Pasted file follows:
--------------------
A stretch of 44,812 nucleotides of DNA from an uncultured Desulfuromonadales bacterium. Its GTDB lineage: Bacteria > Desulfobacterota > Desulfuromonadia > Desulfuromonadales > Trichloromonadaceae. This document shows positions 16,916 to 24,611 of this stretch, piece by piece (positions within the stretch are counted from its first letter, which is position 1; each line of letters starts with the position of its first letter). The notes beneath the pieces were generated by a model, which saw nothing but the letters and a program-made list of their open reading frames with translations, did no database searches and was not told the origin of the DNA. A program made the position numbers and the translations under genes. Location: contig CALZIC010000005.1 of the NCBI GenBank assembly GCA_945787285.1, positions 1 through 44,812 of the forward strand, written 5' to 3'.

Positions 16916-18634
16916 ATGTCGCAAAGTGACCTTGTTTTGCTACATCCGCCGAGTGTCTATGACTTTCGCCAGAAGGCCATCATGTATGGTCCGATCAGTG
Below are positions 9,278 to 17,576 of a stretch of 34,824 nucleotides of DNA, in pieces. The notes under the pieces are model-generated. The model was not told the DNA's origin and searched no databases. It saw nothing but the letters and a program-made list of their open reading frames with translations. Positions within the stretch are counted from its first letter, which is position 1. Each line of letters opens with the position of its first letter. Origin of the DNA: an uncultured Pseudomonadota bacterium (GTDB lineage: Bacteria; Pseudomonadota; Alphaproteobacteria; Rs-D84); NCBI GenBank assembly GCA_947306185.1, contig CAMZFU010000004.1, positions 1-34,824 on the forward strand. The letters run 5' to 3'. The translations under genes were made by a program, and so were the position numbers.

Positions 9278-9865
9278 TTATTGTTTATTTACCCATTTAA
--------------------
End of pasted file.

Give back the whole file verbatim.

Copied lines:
A stretch of 44,812 nucleotides of DNA from an uncultured Desulfuromonadales bacterium. Its GTDB lineage: Bacteria > Desulfobacterota > Desulfuromonadia > Desulfuromonadales > Trichloromonadaceae. This document shows positions 16,916 to 24,611 of this stretch, piece by piece (positions within the stretch are counted from its first letter, which is position 1; each line of letters starts with the position of its first letter). The notes beneath the pieces were generated by a model, which saw nothing but the letters and a program-made list of their open reading frames with translations, did no database searches and was not told the origin of the DNA. A program made the position numbers and the translations under genes. Location: contig CALZIC010000005.1 of the NCBI GenBank assembly GCA_945787285.1, positions 1 through 44,812 of the forward strand, written 5' to 3'.

Positions 16916-18634
16916 ATGTCGCAAAGTGACCTTGTTTTGCTACATCCGCCGAGTGTCTATGACTTTCGCCAGAAGGCCATCATGTATGGTCCGATCAGTG
Below are positions 9,278 to 17,576 of a stretch of 34,824 nucleotides of DNA, in pieces. The notes under the pieces are model-generated. The model was not told the DNA's origin and searched no databases. It saw nothing but the letters and a program-made list of their open reading frames with translations. Positions within the stretch are counted from its first letter, which is position 1. Each line of letters opens with the position of its first letter. Origin of the DNA: an uncultured Pseudomonadota bacterium (GTDB lineage: Bacteria; Pseudomonadota; Alphaproteobacteria; Rs-D84); NCBI GenBank assembly GCA_947306185.1, contig CAMZFU010000004.1, positions 1-34,824 on the forward strand. The letters run 5' to 3'. The translations under genes were made by a program, and so were the position numbers.

Positions 9278-9865
9278 TTATTGTTTATTTACCCATTTAA